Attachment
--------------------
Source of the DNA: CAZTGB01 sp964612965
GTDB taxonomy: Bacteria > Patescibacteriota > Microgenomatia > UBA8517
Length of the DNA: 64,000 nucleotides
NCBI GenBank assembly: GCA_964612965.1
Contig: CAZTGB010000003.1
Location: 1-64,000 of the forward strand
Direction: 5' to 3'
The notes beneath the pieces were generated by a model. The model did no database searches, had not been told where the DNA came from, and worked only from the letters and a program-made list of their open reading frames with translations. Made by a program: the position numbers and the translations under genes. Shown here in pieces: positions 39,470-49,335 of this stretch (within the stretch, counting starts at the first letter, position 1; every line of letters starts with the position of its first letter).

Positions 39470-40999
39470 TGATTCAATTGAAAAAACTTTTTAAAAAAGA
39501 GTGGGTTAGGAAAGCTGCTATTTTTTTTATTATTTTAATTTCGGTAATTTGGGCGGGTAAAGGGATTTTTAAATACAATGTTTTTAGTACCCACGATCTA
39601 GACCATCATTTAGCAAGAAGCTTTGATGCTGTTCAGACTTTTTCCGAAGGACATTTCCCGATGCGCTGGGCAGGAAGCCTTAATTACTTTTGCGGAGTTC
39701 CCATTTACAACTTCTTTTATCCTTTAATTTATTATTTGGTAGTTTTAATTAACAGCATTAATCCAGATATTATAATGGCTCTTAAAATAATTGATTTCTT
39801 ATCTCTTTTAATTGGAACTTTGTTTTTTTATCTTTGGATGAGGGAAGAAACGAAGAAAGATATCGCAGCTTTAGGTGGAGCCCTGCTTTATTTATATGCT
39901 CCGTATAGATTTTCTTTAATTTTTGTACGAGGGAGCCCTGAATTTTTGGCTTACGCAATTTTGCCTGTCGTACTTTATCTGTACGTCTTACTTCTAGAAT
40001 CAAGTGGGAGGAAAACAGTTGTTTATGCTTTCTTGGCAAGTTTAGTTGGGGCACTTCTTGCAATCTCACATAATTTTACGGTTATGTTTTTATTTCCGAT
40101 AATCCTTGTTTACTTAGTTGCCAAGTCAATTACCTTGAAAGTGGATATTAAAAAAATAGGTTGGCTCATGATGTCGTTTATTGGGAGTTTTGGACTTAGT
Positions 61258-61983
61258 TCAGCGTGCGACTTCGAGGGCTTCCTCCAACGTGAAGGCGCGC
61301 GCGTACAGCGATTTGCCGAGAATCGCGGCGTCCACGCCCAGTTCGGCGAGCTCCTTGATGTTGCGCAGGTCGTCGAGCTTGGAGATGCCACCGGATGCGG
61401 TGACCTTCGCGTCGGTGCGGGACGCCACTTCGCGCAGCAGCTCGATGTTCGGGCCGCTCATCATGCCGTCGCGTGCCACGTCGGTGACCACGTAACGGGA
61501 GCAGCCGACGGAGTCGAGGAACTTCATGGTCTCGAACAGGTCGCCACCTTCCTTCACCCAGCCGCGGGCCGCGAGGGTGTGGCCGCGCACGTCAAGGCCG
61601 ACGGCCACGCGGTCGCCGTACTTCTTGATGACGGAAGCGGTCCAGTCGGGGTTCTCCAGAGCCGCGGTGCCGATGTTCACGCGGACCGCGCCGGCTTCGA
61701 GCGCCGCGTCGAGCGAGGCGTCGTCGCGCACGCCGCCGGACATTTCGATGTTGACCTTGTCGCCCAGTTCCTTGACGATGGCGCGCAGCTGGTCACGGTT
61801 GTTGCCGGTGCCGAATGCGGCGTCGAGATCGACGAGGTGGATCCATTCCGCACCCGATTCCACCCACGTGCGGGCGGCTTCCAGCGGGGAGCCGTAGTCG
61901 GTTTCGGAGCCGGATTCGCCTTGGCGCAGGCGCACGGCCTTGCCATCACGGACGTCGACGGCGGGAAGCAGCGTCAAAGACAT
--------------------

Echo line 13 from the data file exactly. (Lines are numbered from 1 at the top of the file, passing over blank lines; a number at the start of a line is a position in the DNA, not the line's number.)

39701 CCATTTACAACTTCTTTTATCCTTTAATTTATTATTTGGTAGTTTTAATTAACAGCATTAATCCAGATATTATAATGGCTCTTAAAATAATTGATTTCTT